If you were to cook the ultimate dinner…guess what…it would have almost nothing to do with the food.
There has been a push, in recent years (and it’s a good thing), to get families to sit down together for at least one family meal, usually dinner. In a way, it’s kind of sad that there would actually NEED to be an effort, a “push” for a family meal. Alas, it is the state of the family today. We are over-scheduled! Mom often must work outside the home in order to make ends meet (that is if there is even a dad in the picture). When the family is fortunate enough to be “intact”, the kids are busy with soccer-hockey-dance-club and mom and dad are both dead tired from working and being a taxi…so we grab some pizza or just leave the teens to fend for themselves.
How powerful it would be if a strong, loving dad, as head of the clan stopped everyone and said “Hold on, no one is going anywhere, we are having dinner together…in fact I’m cooking!”. Statistics prove that even one meal eaten together each week can positively impact school performance.
Frequent family meals are associated with a lower risk of smoking, drinking and using drugs; with a lower incidence of depressive symptoms and suicidal thoughts; and with better grades in 11 to 18 year olds. (Archives of Pediatrics and Adolescent Medicine, 2004)
Adolescent girls who have frequent family meals, and a positive atmosphere during those meals, are less likely to have eating disorders. (Science Daily 2008)
Kids who eat most often with their parents are 40% more likely to say they get mainly A’s and B’s in school than kids who have two or fewer family dinners a week. (National Center on Addiction and Substance Abuse at Columbia University)
Of course it CAN be a slightly chicken and egg scenario that a family that makes an effort to have one or more meals together each week is, more than likely, doing other things as a family that are impacting the kids positively as well, (i.e. family game night, vacations, weekend excursions, reading together…).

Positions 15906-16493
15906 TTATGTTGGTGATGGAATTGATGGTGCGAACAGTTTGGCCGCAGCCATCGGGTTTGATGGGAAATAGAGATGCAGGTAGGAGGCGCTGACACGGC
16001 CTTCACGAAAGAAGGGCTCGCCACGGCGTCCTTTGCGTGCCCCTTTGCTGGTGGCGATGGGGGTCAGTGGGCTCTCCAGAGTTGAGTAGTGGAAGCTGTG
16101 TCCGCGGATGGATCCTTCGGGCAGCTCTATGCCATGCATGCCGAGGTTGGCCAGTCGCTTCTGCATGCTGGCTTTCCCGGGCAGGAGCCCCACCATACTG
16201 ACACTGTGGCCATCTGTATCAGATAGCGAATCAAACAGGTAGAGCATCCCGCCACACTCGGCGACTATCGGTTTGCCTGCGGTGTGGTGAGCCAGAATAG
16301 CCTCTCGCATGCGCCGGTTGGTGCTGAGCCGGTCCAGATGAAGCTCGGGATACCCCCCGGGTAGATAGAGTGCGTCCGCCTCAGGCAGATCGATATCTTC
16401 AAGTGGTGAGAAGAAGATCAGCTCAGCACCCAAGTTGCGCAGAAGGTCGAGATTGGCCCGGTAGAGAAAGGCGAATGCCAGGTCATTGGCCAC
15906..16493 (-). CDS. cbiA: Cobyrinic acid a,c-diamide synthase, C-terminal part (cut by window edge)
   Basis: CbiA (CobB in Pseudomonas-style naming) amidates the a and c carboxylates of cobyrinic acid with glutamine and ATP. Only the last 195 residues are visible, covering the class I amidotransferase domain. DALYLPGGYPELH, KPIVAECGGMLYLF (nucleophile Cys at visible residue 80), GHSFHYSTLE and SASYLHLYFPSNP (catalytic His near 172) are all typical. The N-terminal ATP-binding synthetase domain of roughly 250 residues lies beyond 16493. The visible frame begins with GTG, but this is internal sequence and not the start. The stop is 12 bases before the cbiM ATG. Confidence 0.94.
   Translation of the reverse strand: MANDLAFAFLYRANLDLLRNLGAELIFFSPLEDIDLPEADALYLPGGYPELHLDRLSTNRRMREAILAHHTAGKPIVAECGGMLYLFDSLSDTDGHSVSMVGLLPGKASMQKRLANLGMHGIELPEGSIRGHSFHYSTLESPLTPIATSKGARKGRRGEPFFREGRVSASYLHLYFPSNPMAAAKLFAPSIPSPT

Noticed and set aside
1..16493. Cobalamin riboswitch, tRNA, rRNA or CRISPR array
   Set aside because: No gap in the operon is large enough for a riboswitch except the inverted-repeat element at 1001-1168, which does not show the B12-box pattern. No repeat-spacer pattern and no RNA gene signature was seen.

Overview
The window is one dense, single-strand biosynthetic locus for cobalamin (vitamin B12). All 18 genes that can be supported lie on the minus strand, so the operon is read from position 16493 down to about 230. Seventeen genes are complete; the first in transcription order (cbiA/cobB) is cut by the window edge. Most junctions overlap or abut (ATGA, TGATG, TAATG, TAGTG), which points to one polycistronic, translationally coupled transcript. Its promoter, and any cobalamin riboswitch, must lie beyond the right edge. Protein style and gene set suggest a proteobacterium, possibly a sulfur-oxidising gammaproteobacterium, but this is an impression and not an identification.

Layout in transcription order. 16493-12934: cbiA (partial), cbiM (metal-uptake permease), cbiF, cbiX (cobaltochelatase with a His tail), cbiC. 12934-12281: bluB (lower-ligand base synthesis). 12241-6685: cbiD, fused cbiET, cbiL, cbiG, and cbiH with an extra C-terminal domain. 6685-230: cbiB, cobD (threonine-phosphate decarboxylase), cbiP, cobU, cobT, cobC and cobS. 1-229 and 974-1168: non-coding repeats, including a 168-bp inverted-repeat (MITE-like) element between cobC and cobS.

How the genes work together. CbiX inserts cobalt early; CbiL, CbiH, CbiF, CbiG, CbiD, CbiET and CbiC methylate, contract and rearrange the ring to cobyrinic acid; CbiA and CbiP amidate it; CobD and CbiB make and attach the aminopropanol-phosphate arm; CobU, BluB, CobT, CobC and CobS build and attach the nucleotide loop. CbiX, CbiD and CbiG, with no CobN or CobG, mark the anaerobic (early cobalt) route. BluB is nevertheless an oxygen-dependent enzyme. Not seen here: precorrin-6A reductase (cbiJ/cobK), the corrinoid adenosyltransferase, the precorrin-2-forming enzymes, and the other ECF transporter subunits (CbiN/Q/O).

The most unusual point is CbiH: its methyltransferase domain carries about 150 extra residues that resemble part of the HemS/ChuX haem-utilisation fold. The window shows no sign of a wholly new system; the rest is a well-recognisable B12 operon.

When I talk about having dinner together, it’s not just about eating food, there has to be some engaging conversation beyond “Hey, somebody pass me the carrots!”. So, dad, while everyone is sitting at the table looking awkwardly at one another, just ask some open ended questions….stuff like “if you were to cook your ultimate meal, what would it be?” or “ if you were to take a cross country walk, where would it be?” or “what is it you would like to know about________?” , then the key is to LISTEN to the responses. Just be quiet! While we’re at it, that is talking about the family meal, how about letting the kids help you prepare it in the kitchen?! There’s a conversation starter. Any number of interactions can begin over cooking together and like a friend of mine (who is a chef) once told me, cooking together has lots of opportunities for dads and kids to bond and learn together. Of course the act of measuring ingredients can teach math skills, but what about if you completely screw up the dish? I’d say that’s a pretty profound opportunity to teach “try, try again”!